“We have so many one-of-a-kind, museum-worthy pieces come through here,” she says. “I’ve had a spiral staircase and a big mounted bear.”

There is also a selection of Youngstown memorabilia.

Much of the furniture, which is arranged by rooms, is displayed via a consignment arrangement. “I’m very choosy with what I bring in,” DeRobbio says.

The owner of the consigned furniture can get much more money by selling it in a store as opposed to an estate auction, she pointed out.

DeRobbio also does interior decorating, and will tastefully and temporarily furnish an empty home or apartment to make it more attractive to buyers.

Youngstown Clothing Co. Offers Gifts That Show Pride

It’s not the clothing – it’s what’s imprinted on it that makes Youngstown Clothing Co. in Southern Park Mall a destination.

The store sells T-shirts, hats, hoodies and more with logos and phrases that let Youngstowners show their pride.

Matt McClure hopes a holiday promotion will drive shoppers to Youngstown Clothing Co.

The items are especially popular for family or office gift exchanges during the holiday season. “We’ve noticed that!” says owner Matt McClure.

T-shirts bear the logos of only-in-Youngstown companies, places and customs, including DiRusso’s Sausage, Handel’s Ice Cream, White House Fruit Farm and the Sandwich Factory.

“They are the staple businesses we grew up around, and they’re what make this area great,” McClure says.

There are also T-shirts that tout Mill Creek Park, city high schools that no longer exist, and even phrases that refer to food customs such as cookie tables, spaghetti Sunday and peppers in oil.

The art is created by McClure’s crew, or by artists that he hires.

Youngstown Clothing Co. is also a licensed seller of Youngstown State University apparel and offers items that are not sold at the campus bookstore. Christmas ornaments, candles, coffee mugs and baby clothes are also on the shelves.

McClure started the product line in 2016 with just a website and had a temporary storefront in Southern Park Mall during the 2018 holiday season. He reopened it in October 2019 as a year-round business.

With the pandemic still raging, McClure is leery of whether Black Friday and Small Business Saturday will draw the typically huge throngs of shoppers. He is planning a promotion this season that will spread out the deals over a longer period of time.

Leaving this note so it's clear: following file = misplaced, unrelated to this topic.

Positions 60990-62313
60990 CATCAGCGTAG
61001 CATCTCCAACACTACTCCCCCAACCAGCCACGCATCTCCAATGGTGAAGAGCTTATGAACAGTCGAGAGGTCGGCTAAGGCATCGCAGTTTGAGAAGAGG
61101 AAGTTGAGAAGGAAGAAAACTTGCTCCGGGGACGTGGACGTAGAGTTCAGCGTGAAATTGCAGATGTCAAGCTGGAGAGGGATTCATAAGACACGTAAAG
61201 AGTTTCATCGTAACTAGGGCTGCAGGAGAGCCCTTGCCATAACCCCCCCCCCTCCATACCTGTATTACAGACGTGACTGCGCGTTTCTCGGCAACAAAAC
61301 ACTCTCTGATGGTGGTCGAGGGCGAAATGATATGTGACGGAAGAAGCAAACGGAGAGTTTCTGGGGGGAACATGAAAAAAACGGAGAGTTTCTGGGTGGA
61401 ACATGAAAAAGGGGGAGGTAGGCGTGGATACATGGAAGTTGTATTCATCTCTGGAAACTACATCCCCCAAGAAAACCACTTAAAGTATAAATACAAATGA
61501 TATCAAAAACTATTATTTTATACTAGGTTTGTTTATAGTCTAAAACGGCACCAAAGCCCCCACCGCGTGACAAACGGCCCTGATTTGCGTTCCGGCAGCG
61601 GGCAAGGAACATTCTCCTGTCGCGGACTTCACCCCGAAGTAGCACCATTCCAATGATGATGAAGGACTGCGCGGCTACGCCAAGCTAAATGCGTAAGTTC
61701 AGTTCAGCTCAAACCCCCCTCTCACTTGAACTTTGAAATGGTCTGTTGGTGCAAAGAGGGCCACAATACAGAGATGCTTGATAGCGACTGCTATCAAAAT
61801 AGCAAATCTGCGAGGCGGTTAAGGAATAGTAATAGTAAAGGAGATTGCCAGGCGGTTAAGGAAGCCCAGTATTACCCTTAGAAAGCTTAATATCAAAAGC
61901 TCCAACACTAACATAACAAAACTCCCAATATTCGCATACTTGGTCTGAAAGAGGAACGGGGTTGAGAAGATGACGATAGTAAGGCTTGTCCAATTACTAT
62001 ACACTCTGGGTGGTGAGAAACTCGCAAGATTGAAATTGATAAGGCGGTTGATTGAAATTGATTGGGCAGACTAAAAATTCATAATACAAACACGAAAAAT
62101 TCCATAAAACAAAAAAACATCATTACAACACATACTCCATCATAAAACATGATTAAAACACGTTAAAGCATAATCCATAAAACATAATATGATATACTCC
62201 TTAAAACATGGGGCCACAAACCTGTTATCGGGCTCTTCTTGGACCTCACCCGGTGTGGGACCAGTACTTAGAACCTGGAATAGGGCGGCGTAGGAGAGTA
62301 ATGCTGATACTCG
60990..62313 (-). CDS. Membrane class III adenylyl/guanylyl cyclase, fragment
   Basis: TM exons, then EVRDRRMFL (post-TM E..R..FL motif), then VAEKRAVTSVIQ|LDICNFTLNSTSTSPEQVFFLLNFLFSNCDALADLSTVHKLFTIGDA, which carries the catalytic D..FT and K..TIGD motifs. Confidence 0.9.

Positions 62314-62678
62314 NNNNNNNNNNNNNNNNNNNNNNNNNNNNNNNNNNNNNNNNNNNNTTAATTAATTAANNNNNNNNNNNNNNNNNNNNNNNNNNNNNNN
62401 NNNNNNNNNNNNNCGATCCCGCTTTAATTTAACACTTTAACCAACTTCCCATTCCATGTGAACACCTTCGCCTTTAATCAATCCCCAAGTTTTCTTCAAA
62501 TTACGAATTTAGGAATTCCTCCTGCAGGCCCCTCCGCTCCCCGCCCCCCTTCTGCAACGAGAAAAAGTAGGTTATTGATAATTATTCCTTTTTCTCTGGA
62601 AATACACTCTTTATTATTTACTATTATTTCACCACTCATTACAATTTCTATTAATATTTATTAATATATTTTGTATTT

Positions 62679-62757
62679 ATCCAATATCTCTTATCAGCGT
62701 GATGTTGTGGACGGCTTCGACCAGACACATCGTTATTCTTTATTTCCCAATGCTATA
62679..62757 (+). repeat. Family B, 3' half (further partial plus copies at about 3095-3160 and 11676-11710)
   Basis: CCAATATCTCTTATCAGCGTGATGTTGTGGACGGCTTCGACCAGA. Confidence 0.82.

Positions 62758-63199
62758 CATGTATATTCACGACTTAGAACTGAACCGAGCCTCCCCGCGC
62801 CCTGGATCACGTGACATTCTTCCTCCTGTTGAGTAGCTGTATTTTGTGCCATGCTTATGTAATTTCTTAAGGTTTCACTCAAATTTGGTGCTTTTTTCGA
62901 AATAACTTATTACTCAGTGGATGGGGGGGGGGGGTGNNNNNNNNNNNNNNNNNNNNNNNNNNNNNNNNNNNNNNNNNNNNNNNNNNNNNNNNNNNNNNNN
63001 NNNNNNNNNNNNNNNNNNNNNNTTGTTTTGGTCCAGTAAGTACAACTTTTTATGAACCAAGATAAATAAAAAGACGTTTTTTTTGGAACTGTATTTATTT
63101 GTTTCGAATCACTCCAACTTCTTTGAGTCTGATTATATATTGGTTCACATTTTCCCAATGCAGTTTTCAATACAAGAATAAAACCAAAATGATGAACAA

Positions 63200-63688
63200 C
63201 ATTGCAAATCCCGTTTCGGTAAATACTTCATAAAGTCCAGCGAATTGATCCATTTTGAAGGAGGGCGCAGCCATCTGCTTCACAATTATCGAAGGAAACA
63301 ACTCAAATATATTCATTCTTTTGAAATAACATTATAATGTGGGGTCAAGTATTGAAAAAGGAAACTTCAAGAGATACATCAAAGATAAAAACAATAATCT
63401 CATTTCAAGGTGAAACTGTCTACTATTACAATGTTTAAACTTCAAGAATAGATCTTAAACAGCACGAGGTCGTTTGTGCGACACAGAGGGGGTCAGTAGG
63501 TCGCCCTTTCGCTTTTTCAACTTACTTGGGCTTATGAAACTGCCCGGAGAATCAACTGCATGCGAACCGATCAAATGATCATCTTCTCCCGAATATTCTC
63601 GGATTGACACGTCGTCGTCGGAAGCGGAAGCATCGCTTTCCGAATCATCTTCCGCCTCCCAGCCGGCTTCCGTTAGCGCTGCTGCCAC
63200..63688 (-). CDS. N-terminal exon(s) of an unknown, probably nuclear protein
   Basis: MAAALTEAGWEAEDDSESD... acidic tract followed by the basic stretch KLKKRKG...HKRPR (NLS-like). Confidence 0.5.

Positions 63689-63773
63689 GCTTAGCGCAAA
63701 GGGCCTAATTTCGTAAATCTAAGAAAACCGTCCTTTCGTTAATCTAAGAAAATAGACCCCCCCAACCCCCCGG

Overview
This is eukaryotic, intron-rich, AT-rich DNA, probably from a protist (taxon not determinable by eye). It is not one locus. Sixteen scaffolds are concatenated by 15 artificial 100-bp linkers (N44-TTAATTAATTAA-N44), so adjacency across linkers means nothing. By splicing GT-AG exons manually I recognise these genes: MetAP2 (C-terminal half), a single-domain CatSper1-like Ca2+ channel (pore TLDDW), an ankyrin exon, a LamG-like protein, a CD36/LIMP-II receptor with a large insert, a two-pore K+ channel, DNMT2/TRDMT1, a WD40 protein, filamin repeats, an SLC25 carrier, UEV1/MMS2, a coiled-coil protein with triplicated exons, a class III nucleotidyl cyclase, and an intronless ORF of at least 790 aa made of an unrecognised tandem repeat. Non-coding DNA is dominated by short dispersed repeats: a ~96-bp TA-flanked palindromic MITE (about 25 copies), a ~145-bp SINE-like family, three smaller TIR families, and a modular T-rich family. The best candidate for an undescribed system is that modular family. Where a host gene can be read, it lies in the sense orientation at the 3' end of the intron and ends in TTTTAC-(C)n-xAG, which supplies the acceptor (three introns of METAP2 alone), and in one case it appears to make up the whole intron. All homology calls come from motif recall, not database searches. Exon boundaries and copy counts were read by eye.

Meander Hill Antiques and Gifts For an Americana Christmas

It would be hard to find a more Christmas-y place than Meander Hill Antiques and Gifts.

The store occupies a repurposed barn built in 1860. Tucked away on a quiet stretch of road on the edge of suburbia, it features two floors teeming with decorations, collectibles, art, furnishings and accessories – most of it made in the United States and all of it with Early American charm and quality.

Carved ornaments depicting historical renderings of Santa Claus fill several shelves on their own.

“This is the biggest time of the year for us, September through December,” says Evan Rees, owner of the store at 20 N. Turner Road, Austintown.

There is a lot to love inside Meander Hill. But what will be the most popular item this holiday season? Rees says it’s too soon to tell.

“There’s a popular item every season but we won’t know what it is until the customers tell us what it is,” he says.

Meander Hill opened in the 1960s and was operated by Jack Rees and his wife, Barbara, until 2005, when their son, Evan, took over.

It’s a special place and has built up a following over the decades.

“We have very dedicated customers, a lot of regulars who are passionate,” Rees said. “They like the Early American look.”

Buyers drive in from far and wide.

“A few days ago, a couple came through from Minnesota,” Rees says.

“Another couple came down from Buffalo to specifically come here. They said they can’t find this kind of stuff anywhere else.”

Meander Hill was closed from mid-March to mid-May because of the pandemic, but has seen strong sales since it reopened.

“We’re finding that a lot of people who had been staying at home maybe have some extra money and want to make their house look nice,” Rees says. “Maybe that item that they had been thinking about, they’re saying ‘We want it.’”

While Meander Hill has a website, it is informational only.

“A lot of our merchandise is one of a kind, and it’s not conducive to [online sales],” Rees says. “If you’re going to spend $1,200 on a chair, you’re going to want to see it and sit in it.”

Pictured: Along with selling one-of-a-kind gift items at Home Again, Sophia DeRobbio does interior decorating.